Phalloidin staining showed no negative influence of the iron particles on the cytoskeleton (Fig. 3b). This is of great importance considering the essential role of the cytoskeleton in migration capability and cell division. There are reports describing a negative influence of Endorem labelling on the cytoskeleton in rat and human MSCs using a labelling concentration of 600 μg/mL Fe .
In contrast to the unaffected osteoegenic and adipogenic differentiation, after Endorem labelling fewer stem cells underwent chondrogenesis compared to a control. Other groups have come to a similar conclusion: a dose dependent inhibition of chondrogenesis in human cells was observed [29, 30]. In contrast, there are also reports about it lacking negative influence on cartilage formation in human cells . We also observed signs of chondrogenesis in the negative control. This phenomenon has already been seen in bovine MSCs. Three-dimensional pellet formation can lead to spontaneous chondrogenesis .
It has been shown that human cells were able to proliferate normally after Endorem labelling [31, 33]. Using an MTT test and migration and wound healing assay we could demonstrate that the proliferation of the cells after labelling was not altered .
It could be shown in T2 TSE and T2 FFE sequences that the hypointensity caused by Endorem decreased within 3 weeks, but after this time a sufficient signal void could still be seen in the scans. However, the results of the statistical analysis between the percentage of labelled cells in the MACS test for 1, 2 and 3 weeks and the signal intensity in the T2 TSE and T2 FFE sequences for the same points in time showed no statistical correlation. A possible explanation could be that it is not the number of labelled cells but the intracellular distribution of the Endorem particles that is predominantly relevant. With the help of MACS test a differentiation between labelled and unlabelled cells can be made. However, the labelled fraction can also contain cells with a low particles’ number. According to this fact that results in a high variation of the samples, a statistical correlation is not possible. We assumed that Endorem dissipates within canine ASCs within a 3 week period because of cell division and intracellular metabolism. The leakage of iron oxide from the cell to the medium was not investigated in this study but another author reported about this issue . Even if the contrast agent is spontaneously released by the cells there is still enough signal void in T2 FFE and TSE caused by labelled cells after 3 weeks. However, this leakage could represent a limitation for in vivo tracking studies.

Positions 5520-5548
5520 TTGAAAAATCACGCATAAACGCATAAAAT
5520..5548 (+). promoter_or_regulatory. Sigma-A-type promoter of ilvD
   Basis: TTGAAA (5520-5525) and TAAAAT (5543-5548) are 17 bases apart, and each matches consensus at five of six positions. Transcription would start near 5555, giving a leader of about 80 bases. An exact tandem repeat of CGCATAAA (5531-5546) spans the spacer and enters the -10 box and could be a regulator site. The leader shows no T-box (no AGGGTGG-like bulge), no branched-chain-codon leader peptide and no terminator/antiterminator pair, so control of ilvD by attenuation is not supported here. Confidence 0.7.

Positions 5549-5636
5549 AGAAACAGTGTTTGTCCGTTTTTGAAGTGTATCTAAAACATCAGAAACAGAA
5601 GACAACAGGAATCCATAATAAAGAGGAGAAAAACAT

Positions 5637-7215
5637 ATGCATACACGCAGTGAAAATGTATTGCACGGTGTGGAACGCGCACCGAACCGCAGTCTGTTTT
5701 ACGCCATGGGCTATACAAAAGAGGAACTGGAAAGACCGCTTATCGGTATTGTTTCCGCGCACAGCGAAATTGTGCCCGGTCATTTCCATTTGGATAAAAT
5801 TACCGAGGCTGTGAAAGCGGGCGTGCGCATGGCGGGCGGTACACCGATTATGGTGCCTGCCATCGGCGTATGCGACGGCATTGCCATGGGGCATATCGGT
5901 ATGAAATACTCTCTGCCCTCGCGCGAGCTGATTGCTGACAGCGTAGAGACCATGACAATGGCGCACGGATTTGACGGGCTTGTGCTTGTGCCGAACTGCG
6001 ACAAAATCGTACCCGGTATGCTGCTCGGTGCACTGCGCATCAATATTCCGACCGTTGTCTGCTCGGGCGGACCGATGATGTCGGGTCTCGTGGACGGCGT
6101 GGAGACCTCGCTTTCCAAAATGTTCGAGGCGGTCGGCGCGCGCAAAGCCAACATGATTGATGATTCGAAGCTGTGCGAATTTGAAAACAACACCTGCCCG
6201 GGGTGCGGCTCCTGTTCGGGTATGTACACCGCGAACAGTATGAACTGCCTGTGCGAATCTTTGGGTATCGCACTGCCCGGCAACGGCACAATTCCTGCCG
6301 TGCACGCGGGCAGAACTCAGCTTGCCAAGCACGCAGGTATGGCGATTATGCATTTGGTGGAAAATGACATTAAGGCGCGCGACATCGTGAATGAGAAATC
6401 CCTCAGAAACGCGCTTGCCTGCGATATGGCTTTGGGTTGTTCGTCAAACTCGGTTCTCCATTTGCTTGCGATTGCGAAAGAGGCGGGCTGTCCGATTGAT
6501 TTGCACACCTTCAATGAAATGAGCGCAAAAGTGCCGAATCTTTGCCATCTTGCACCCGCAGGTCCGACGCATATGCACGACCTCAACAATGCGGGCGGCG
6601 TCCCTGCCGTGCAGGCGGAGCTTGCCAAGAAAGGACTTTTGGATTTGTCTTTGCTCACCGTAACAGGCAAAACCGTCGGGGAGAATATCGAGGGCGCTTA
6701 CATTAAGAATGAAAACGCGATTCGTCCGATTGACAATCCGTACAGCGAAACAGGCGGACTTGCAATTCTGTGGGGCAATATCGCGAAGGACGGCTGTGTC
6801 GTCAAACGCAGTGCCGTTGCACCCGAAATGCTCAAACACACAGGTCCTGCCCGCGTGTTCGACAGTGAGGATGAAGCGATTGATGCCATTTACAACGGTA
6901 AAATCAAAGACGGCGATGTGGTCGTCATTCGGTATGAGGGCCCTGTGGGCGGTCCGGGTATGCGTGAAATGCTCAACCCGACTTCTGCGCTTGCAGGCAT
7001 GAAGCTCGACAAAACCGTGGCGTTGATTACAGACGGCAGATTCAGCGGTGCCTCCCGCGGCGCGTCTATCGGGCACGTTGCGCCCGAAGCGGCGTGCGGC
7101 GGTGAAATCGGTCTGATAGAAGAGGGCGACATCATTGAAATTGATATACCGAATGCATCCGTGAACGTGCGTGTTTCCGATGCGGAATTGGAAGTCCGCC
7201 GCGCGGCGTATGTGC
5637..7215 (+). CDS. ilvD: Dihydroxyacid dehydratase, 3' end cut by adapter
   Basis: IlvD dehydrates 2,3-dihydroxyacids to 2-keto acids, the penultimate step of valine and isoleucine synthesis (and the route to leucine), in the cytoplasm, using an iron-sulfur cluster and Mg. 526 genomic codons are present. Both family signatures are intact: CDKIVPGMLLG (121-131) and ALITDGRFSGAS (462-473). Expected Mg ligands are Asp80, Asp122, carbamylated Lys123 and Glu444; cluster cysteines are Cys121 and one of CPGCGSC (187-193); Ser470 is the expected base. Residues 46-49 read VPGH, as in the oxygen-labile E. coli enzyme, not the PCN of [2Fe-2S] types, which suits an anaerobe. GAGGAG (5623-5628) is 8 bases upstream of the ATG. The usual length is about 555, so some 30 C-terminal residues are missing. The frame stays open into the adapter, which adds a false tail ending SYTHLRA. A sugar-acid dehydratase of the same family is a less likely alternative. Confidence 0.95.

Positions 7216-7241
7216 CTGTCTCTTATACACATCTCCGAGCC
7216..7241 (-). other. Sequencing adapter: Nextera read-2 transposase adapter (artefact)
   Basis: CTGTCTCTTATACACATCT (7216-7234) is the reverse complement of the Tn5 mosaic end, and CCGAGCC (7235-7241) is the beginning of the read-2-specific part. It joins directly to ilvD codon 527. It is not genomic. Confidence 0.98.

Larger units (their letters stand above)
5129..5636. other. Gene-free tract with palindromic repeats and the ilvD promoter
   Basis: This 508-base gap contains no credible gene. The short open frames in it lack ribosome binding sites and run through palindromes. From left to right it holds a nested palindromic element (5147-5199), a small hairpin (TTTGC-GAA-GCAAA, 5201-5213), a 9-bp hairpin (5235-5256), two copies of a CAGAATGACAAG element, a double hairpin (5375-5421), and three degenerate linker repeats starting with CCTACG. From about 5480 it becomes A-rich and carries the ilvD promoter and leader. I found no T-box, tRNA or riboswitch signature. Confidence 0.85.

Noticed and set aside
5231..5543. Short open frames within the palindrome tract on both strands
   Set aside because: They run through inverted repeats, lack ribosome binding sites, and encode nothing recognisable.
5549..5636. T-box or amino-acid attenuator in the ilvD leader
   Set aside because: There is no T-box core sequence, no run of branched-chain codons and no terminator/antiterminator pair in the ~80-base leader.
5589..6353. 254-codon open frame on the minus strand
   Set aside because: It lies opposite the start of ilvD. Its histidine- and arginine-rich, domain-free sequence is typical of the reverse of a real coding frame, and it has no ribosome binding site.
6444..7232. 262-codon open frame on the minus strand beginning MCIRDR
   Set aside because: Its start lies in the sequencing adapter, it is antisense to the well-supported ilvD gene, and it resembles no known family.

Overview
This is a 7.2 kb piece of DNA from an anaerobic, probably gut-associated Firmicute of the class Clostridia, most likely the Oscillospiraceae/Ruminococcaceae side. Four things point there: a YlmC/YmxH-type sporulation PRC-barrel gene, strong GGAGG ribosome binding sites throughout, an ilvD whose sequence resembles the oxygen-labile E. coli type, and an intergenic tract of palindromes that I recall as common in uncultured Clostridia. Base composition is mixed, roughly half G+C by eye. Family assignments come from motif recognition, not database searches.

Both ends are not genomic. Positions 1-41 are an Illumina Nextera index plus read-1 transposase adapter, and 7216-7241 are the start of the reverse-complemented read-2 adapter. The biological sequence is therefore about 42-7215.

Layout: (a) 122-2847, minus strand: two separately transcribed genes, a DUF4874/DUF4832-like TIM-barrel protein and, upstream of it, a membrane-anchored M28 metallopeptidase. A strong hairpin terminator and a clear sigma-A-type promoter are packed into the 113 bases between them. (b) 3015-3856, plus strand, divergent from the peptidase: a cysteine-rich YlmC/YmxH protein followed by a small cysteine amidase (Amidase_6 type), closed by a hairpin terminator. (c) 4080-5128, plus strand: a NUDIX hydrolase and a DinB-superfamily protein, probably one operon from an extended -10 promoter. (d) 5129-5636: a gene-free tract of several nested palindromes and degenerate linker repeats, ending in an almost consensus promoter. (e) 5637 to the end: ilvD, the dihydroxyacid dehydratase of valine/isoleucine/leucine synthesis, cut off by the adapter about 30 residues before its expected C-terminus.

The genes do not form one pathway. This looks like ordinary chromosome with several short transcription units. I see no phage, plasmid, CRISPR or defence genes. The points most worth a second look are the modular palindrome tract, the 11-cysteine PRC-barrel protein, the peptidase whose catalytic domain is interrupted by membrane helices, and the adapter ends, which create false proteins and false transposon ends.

The limitation of the current study is the in vitro design. There might be a strong influence of the surrounding structures on the migration and imaging of cells in vivo. However, a few studies that present tracking of SPIO labelled cells in vivo in canine models exist. SPIO labelled canine MSCs administered into renal artery were detectable as hypointense areas in the renal cortex over 8 days at 3 Tesla . Intra-arterial delivered SPIO labelled MSCs in the canine stroke model were seen at least over 4 weeks period at 3 Tesla . Also human SPIO labelled ASCs can migrate to the site of the lesion after radiofrequency ablation and differentiate into cardiomyocyte-like cells .
We chose T2 TSE and T2 FFE sequences and did not observe relevant differences in in vitro investigation in agar phantoms. In any case, other studies have shown the superiority of the T2 FFE for tracking studies in vitro and in vivo [18, 19, 38]. We decided to use also T2 TSE as this is a standard sequence superior to T2 FFE concerning the clinical use due to the clear depiction of the anatomy with high contrast between different soft tissues. The aim was to investigate whether the influence of the iron oxides is strong enough to influence also the T2 spin echo signal. The advantage of an investigation using the T2 TSE sequence would be the picture of the anatomy and assessment of the iron distribution at the same time. However, T2 FFE sequences are more sensitive regarding the paramagnetic properties of the iron oxide nanoparticles. This is why the T2 FFE sequence should be the method of choice to detect Endorem labelled stem cells.